June 8, 2014
Every time I go to my dentist here in Dubai, he makes some interesting comment about how dentistry is different here – his job, the patients, and the issues he sees are all impacted. I never thought dentistry could be so interesting!
Suddenly I’m intrigued because it hits my intercultural nerve. First, there are technical differences. For example, the numbering of the teeth, and therefore the charting, is different. Each dentist in this office comes from a different country so they have had to decide upon a standard for numbering and charting.
Then there is the kind of problems that patients come in with. My dentist sees many more broken/cracked fillings and teeth than he did before. What causes this? We discussed a number of options, such as: different diet and eating habits, which change with a move here; different dental care prior to moving here; and higher level of stress here.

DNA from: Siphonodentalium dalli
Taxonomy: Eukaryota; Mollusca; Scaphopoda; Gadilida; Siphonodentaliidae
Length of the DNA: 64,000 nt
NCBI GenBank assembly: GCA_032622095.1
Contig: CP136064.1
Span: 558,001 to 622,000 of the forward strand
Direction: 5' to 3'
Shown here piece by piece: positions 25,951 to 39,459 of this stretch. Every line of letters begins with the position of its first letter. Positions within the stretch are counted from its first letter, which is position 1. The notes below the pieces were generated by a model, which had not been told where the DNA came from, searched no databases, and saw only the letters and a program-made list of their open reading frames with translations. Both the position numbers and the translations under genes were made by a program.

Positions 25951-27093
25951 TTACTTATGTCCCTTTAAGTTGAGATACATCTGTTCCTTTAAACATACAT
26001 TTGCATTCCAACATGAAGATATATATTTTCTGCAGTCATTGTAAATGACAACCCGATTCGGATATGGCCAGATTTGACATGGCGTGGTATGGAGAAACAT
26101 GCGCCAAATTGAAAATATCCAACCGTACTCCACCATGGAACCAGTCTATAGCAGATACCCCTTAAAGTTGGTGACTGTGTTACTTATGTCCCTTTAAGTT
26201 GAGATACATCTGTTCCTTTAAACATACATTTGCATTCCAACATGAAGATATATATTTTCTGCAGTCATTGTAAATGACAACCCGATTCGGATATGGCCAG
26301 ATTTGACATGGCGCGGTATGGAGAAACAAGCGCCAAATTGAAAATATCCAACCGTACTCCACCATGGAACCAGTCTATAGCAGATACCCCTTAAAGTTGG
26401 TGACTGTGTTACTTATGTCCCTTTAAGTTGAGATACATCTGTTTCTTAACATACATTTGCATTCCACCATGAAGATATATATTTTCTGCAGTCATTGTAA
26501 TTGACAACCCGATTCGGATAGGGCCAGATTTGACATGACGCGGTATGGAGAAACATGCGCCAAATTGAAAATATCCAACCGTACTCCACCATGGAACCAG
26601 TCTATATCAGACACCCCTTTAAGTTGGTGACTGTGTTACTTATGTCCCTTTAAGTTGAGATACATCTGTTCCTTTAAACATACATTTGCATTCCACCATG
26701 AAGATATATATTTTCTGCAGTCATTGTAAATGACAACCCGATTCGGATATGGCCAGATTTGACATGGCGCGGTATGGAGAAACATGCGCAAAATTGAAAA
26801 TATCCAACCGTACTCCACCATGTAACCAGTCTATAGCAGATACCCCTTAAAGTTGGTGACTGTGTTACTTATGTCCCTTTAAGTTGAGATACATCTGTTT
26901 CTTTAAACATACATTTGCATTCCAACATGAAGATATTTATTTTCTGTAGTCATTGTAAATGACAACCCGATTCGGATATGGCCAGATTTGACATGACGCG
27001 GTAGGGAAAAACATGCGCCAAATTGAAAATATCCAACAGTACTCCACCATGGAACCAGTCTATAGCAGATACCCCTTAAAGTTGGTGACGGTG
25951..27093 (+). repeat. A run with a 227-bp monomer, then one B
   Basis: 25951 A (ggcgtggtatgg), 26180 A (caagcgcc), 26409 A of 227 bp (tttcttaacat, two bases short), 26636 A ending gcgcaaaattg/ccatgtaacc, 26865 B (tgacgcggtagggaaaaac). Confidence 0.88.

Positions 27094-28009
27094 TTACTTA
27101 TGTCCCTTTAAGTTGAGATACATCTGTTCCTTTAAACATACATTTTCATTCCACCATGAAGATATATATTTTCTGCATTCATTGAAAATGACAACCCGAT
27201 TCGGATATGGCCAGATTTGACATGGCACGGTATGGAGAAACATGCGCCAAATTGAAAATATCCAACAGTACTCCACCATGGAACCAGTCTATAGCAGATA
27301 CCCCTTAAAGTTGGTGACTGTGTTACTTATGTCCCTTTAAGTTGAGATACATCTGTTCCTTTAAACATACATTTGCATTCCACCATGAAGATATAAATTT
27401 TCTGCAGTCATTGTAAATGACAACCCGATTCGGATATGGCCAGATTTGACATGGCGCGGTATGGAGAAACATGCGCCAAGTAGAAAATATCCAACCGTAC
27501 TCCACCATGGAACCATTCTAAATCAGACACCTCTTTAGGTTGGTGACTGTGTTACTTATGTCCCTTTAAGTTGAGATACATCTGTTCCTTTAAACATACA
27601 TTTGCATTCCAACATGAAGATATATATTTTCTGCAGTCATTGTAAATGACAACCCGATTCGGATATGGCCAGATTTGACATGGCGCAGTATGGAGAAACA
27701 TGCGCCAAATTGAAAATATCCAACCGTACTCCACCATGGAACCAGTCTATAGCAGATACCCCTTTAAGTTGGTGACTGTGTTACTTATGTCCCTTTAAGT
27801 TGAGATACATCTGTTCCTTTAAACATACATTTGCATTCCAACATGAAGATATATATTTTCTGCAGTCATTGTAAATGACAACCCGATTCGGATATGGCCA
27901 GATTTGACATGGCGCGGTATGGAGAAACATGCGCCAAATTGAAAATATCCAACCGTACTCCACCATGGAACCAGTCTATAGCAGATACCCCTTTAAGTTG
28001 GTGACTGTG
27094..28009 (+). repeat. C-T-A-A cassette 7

That last one struck a chord. I had several cracked fillings last year, and my dentist at home said that that’s unusual and is most likely caused by grinding my teeth at night, which is most likely caused by – stress.
This has several implications. Could we use dental work as an indicator of stress? Can we expect expats to need higher levels of dental work? Are there other factors, such as less sugar consumption or other changes in diet, which might counter-balance that, or lead to other changes? If expats are indeed under higher stress levels and more likely to grind their teeth, could we recommend wearing a night guard while they sleep and preempt the breakage? We could add it to their welcome package.
Of course, that might be a bit over-the-top, as well as off-putting, to tell a recently arrived employee that they may be under so much stress that they may break their teeth. But it is something HR could be aware of and incorporate into a wellness program, and dentists, once they know their population here, can inform them of the risks of working in Dubai.
© 2014 Global Teams All rights reserved